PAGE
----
The Final 25% project at the Oxford Smith School of Enterprise and the Environment aims to identify the landscape of key technological solutions for the final stages of the essential transition to net-zero, and then net-negative, CO2 emissions.
The underlying premise is that 80% of emissions reduction can be achieved by decarbonising electricity generation, transport, and heating, and improving energy efficiency, using technical solutions which are already the focus of significant research and development. The remaining 20% of global emissions are perceived to be difficult to decarbonise and currently lack clear reduction pathways. Research attention must be directed to these emissions sources now, so that necessary technologies and business models can be developed over time.
Net-zero emissions is unlikely to be enough to stabilise planetary temperature below a 1.5°C temperature rise. It is likely that temperatures will overshoot, and in order to limit climate change repercussions, there is a need to go net-negative and absorb between 2 and 20 Gt CO2 per year by 2100. At the least, this is a further 5% reduction on top of eliminating present-day emissions.
The Final 25% Series focuses on those hard-to-abate sectors, which form the final 20% of emissions, and solutions to achieving 5% net-negative CO2.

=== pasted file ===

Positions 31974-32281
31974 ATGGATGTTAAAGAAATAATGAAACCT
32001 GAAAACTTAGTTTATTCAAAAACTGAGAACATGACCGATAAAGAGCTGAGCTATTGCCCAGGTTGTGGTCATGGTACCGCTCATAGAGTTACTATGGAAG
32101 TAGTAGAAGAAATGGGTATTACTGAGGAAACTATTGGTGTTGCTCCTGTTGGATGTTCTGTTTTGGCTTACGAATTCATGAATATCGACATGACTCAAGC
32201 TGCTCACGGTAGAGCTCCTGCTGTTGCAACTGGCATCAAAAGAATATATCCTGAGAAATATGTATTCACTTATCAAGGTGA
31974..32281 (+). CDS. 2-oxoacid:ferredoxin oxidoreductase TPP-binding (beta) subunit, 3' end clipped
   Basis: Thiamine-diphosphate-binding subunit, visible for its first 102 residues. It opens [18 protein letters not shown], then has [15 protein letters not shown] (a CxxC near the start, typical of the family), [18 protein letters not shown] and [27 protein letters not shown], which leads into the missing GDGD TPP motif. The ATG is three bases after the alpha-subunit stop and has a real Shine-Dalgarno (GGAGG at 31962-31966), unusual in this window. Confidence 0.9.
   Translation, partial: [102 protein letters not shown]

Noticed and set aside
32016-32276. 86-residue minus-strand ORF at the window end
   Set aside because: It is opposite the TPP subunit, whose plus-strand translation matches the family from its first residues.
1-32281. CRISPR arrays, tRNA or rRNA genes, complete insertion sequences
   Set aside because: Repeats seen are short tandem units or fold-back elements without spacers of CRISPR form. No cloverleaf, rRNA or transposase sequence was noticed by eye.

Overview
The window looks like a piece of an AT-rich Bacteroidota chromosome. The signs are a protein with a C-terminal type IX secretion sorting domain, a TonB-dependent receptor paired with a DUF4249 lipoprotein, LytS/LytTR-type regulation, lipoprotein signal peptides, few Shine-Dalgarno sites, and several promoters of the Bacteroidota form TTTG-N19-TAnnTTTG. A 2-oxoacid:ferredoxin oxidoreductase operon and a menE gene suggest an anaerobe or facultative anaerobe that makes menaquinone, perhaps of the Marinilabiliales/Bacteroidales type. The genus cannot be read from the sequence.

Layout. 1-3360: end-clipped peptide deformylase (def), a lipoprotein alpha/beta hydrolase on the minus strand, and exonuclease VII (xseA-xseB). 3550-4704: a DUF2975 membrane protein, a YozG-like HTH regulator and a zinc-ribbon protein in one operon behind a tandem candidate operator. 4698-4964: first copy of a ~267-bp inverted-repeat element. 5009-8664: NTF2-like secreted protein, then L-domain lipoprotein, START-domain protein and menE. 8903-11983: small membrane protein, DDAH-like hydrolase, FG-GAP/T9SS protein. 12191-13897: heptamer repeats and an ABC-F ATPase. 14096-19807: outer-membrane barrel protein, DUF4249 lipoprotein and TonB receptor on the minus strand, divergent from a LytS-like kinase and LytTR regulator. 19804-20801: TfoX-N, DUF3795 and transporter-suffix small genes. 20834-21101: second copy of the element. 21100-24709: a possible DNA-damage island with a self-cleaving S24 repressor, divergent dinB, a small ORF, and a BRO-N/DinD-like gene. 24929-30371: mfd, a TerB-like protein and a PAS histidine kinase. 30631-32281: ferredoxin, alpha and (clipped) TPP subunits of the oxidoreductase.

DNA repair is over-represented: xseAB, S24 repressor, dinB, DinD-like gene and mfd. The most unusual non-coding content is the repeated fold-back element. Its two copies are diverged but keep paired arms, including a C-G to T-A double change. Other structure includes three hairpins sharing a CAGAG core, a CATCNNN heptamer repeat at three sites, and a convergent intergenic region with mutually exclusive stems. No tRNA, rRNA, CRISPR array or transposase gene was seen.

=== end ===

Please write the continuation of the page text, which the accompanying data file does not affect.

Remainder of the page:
As a key input into the project, a series of dinners are convened in Oxford and London. The Oxford dinners, where selected guests include leading scientists, engineers and technologists, focus on the key science and technology Research and Development (R&D) needed to achieve net negative emissions. The London dinners, where guests include leaders from finance, industry and government, explore how these new ideas can be funded and deployed at scale to make a material contribution.
This report series describes the key conclusions from the discussions, offering recommendations based on the insights of experts working closest to these topics. The subjects covered during the ongoing series include, among others:
- Nature-based CO2 sinks
- Long-term energy storage
- The future of cooling
- Alternatives to fossil carbon for industrial products and processes
- Bankable carbon capture and storage
- The climate impact of alternative proteins
- Cameron Hepburn, Director, Smith School of Enterprise and the Environment
- Sir Chris Llewellyn Smith, Emeritus Professor, Department of Physics
- Mike Mason, Honorary Research Associate, Smith School of Enterprise and the Environment
- Katherine Collett, Postdoctoral Researcher, Department of Engineering Science
- Brian O'Callaghan, DPhil Student, Smith School of Enterprise and the Environment
- Vanessa Schreiber, Graduated DPhil Student, Department of Economics
Documents & Reports
- Nature-based sinks for CO2 and sources of carbon feedstocks PDF: 0.7 MB
Katherine Collett, Vanessa Schreiber, Mike Mason and Cameron Hepburn. Final 25% Series Paper.
- The climate impact of alternative proteins PDF: 0.9 MB
Katherine Collett, Brian O'Callaghan, Mike Mason, Charles Godfray and Cameron Hepburn. Final 25% Series Paper.
- Industrial need for carbon in products PDF: 0.8 MB
Katherine Collett, Mike Mason, Charlotte Williams, Matthew Davidson, Brian O'Callaghan and Cameron Hepburn. Final 25% Series Paper.
The Final 25% Series was made possible by generous financial support from Mike Mason and Richard Nourse. We are also grateful to those who supported the publication of the individual reports.